Save Rosia Montana – Romanian anti-mining protest in London

Nearly 200 activists staged a colourful and noisy solidarity protest in London today as part of world-wide actions in solidarity with protests in Romania against government corruption and plans to poison the beautiful Western Transylvanian area with a vast cyanide-mined gold extraction project.


Recently, the Romanian government tried to push through a law which would have allowed a Canadian company, Gabriel Resources, to take over land in Western Transylvania, through its local subsidiary, Rosia Montana Gold Corporation. The law would have set aside environmental and safety standards, and permitted compulsory purchase of private land in an area that has seen gold mining since Roman times.

Because of the centuries of mining, deposits are now poor, and so the foreign corporation is proposing an aggressive form of open-cast mining requiring 13,000 tons of cyanide each year.Image

The government’s attempt to rush through the project has resulted in a huge backlash from the public, who see the issue as epitomising failures of a corrupt and useless government.

The movement has quickly become Romania’s largest ever environmental protest movement, and has also spread throughout the world.Image

Today’s protest in London at Trafalgar Square, near the Canadian Embassy, was part of a global show of solidarity, and was attended by around 200 mainly Romanian residents.

Although cyanide is widely used in gold mining, there have been serious accidents in India and Peru among other places, and the scale of the Rosia Montana project is far greater than normal. Throughout Europe, cyanide mining uses no more than 1000 metric tons in total annually, but Gabriel Resources plan to pump 13,000 tons into the land per year, and when the project is over, they intend to leave a vast tailing lake, supposedly dammed for safety, containing around 215 million cubic metres of the deadly poison.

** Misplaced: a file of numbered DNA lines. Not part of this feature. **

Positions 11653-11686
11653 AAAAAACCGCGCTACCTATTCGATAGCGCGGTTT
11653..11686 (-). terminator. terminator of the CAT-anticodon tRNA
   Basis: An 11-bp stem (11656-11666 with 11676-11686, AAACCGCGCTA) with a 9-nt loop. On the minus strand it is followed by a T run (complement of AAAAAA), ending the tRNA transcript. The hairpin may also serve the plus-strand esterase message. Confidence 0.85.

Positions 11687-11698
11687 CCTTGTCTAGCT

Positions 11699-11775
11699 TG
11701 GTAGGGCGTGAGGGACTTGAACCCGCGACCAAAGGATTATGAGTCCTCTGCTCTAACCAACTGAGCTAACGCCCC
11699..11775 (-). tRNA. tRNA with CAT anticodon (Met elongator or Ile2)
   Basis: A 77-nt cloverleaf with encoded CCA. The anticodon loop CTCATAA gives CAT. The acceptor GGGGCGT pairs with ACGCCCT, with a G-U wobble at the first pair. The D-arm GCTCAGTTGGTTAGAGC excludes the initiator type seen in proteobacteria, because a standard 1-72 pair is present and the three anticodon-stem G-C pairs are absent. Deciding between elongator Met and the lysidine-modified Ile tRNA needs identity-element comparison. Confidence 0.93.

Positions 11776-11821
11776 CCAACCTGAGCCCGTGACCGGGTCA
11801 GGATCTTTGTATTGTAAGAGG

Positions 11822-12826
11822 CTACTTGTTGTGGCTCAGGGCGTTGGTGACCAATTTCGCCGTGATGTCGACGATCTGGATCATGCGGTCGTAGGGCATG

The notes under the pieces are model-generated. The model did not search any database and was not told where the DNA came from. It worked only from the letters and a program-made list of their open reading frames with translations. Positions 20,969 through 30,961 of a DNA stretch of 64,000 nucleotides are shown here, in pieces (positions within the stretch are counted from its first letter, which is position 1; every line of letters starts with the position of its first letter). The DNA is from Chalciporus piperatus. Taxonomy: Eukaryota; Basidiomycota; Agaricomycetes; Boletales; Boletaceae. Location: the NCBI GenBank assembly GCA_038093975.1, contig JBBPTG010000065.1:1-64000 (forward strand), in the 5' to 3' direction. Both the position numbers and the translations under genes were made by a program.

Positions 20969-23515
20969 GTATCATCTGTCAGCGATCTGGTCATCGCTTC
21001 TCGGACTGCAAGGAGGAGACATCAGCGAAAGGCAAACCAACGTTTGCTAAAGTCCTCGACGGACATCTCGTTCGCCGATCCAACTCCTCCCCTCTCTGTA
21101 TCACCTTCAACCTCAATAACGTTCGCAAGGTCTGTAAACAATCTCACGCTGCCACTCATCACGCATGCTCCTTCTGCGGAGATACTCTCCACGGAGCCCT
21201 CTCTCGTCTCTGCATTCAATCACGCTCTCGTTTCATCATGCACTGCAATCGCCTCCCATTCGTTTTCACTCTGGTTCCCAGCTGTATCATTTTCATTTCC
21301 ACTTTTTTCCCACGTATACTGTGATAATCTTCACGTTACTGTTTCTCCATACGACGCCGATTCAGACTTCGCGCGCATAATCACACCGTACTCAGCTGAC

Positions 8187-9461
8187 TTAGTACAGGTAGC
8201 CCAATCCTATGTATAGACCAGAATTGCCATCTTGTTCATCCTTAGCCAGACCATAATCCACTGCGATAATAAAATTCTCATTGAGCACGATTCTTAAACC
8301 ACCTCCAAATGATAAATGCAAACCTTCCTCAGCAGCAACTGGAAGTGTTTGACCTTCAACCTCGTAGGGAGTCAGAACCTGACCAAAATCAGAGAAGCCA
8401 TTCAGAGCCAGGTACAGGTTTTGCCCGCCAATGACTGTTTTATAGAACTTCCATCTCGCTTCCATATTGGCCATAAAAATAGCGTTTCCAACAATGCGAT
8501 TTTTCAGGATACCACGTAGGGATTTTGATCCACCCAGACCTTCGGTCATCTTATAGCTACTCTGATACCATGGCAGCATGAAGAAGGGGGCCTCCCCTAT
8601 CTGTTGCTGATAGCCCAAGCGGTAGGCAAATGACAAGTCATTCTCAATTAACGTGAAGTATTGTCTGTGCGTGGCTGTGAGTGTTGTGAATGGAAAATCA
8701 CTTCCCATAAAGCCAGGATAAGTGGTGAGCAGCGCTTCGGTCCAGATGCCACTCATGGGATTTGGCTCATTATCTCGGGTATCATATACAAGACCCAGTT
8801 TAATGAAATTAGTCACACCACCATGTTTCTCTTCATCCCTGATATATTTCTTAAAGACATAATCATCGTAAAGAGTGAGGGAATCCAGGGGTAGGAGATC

As well as environmental concerns, there are reservations about the economic effect of the exploitation. Only a maximum of 6% of the profits are promised to the Romanian government by the multi-national. While this 6% figure is based on gold and silver extraction, the company will also make huge profits from other precious metals mined, which are not even included in the deal. Meanwhile, the government has stifled other development in the area, suppressing the creation of real jobs and economic expansion.

The people of Romania are also seeing their government failing to provide a real service to the population, and are fed up of the bad governance, mis-management and sheer corruption. Christened the ‘Romanian Autumn’, a huge cross-section of the public has been involved in protests, with creative and inspiring actions starting to challenge the usual apathetic view that ‘the government will do whatever it wants’.Image


The Rosia Montana resistance has been active in stalling the project for 14 years now, but it is suddenly mushrooming into a national movement with thousands coming out into the streets in major cities all round the country. The movement has also gone viral, leading to solidarity actions in dozens of countries, the involvement of well-known celebrities such as Woody Harrelson, and ever greater international pressure on the Romanian government.

Cyanide mining is banned in many EU countries, and the movement is hoping to extend that ban Europe-wide.

Despite an early apparent news blackout, the protests are spreading so fast and so wide that the mainstream media can no longer ignore the issue. There is a positive feeling among activists that a win is attainable for the good of the Romanian people and to set a precedent against big corporations’ anti-democratic power.

The London protest was colourful, inventive, artistic, boisterous, and uplifting.

It was characterised by a wide variety of banners, mostly home-made, but professional looking, a huge flag, and some great chants.Image


Some people were spray-painting t-shirts – others were handing out leaflets to interested passers-by.Image


Also, at one point everyone sat quietly to listen to a very accomplished performance of a Mozart piece for violin and viola.Image

And when space presented itself in front of the National Gallery, everyone shuffled across and took over more pavement, forming a sea of banners and creating a lot of interest with the public.Image

There was a brief visit from cops, and the Square’s “Heritage Wardens” (although they have no jurisdiction on the upper part of the area) came for a look, as did some gallery staff, but the more than three-hour event passed without incident, and the message was well and truly brought to London that the Romanian public is waking up and standing up to its government and to trans-national exploitation.

More info via @RosiaMontana,, FB Save Rosia Montana UK, and